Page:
This veterinary thesis deals with arterial blood pressure monitoring during the anaesthesia of brown bears in the field and was defended by the author prior his graduation at the University of Pisa in April 2018. Being addressed to veterinarians, biologists, nature lovers and all bear enthusiasts, this work represents the first international project of the author regarding wildlife anaesthesia in the field and led to the publication of two articles in relevant scientific journals. The objective of the study was to test agreement between standard oscillometry and Korotkoff’s technique in anaesthetized free-ranging brown bears in Croatia and Scandinavia, and to assess the seriousness of hypertension in both contexts. Five bears were snared and darted with xylazine and ketamine in Croatia, while 20 bears were darted with medetomidine and tiletamine-zolazepam from the helicopter in Scandinavia, within national and international projects. Blood pressure (BP) was simultaneously measured with both non-invasive techniques every 5 minutes, as well as other physiological parameters. Correlation between techniques, trends of BP variation, and the factors of the capture which most likely induced hypertension were assessed. Oscillometry succeeded in measuring BP in 29.3% of total attempts vs 93.3% when performing Korotkoff’s technique. The former method provided lower values than the latter in yearlings, with the opposite effect in adults. Although all bears presented the common finding of a generally decreasing trend of SAP and MAP over time, consistent between the two techniques, in 11 of 20 bears several increments occurred mostly during the abdominal surgery (n = 8) in Scandinavia. All bears were hypertensive: the auscultatory technique detected moderate to severe systolic hypertension in 84.2% of bears in Scandinavia whereas 3 of 4 bears achieved at most a mild systolic hypertension in Croatia.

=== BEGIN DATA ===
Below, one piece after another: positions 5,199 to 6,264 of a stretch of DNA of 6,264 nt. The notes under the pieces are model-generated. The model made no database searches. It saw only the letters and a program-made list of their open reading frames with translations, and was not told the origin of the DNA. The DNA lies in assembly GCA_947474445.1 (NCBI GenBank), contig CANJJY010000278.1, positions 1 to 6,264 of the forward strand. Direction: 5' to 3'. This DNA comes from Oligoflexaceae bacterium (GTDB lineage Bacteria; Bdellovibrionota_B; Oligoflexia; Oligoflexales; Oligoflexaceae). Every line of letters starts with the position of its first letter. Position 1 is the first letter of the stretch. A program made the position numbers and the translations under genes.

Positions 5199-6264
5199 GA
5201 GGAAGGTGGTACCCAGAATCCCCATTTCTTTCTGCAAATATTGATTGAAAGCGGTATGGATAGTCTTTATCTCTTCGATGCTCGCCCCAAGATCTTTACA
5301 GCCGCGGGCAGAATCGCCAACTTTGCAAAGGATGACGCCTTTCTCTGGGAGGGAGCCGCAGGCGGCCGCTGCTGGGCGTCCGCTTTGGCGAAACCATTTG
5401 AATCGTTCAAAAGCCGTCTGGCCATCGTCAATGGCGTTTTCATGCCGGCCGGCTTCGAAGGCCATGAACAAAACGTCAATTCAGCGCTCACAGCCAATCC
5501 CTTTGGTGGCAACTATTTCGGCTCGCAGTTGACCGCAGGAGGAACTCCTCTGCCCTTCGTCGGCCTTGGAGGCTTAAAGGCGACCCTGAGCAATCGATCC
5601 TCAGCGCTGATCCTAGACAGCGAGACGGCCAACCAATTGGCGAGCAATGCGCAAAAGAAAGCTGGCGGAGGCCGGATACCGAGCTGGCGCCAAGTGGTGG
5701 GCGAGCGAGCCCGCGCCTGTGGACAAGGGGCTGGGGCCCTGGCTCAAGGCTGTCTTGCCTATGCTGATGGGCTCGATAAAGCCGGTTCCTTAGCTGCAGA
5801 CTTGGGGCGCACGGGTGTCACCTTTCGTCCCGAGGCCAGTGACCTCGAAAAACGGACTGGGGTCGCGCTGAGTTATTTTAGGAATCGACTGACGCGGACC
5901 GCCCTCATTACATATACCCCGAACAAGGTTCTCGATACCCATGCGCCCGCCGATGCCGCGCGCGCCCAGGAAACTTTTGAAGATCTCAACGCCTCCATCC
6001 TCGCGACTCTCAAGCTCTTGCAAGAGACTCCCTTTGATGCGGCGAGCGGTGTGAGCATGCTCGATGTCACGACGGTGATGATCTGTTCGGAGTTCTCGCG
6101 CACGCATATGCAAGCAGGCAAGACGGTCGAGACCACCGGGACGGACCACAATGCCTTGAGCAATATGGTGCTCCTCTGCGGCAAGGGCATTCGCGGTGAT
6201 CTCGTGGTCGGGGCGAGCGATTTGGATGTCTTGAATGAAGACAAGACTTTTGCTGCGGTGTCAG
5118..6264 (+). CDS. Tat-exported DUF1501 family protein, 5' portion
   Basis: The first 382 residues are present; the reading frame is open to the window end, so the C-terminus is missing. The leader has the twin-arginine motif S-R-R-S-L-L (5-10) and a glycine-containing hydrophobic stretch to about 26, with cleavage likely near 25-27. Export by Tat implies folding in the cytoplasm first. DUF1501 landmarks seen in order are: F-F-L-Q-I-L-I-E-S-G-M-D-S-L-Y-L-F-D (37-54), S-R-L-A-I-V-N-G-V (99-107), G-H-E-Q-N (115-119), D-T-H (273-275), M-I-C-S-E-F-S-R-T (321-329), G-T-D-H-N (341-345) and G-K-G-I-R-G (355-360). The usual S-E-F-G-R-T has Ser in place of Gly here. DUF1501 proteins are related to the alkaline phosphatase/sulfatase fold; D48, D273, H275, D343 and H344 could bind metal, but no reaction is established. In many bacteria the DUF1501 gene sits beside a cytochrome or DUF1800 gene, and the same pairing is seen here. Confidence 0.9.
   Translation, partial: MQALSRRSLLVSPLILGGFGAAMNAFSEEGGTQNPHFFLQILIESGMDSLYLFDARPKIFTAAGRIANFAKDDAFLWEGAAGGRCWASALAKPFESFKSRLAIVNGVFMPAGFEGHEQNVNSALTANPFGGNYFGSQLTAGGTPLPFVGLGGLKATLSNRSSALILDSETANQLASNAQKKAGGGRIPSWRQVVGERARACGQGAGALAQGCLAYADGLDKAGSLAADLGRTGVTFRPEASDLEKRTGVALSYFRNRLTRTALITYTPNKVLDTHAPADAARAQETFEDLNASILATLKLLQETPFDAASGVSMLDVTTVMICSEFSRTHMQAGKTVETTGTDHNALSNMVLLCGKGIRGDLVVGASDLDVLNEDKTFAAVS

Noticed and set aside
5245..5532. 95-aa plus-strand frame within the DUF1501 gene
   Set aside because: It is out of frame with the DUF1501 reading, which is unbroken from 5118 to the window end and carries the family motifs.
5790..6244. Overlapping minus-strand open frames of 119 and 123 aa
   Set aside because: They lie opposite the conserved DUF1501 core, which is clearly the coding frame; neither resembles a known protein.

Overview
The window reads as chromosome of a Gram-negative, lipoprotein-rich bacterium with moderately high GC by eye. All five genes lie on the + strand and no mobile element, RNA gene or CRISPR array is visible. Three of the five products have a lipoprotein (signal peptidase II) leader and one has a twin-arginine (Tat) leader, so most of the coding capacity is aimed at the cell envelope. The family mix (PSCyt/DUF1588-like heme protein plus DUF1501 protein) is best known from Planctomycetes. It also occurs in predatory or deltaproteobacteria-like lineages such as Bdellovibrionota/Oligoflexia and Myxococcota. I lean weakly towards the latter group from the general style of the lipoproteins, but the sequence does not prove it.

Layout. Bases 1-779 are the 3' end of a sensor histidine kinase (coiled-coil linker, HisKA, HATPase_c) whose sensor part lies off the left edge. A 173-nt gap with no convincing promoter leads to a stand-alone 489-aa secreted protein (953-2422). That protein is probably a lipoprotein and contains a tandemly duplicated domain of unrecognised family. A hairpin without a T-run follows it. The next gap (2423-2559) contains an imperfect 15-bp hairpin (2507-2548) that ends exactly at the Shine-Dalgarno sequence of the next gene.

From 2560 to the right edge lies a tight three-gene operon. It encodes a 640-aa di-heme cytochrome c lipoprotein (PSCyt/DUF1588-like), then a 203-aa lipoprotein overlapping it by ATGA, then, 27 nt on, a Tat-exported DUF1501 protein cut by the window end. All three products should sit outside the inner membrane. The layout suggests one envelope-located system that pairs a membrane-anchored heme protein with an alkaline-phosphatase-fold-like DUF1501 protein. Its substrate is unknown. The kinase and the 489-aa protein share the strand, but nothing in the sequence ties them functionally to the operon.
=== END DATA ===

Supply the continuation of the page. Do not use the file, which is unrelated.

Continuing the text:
|Category:||Animal Studies, Science|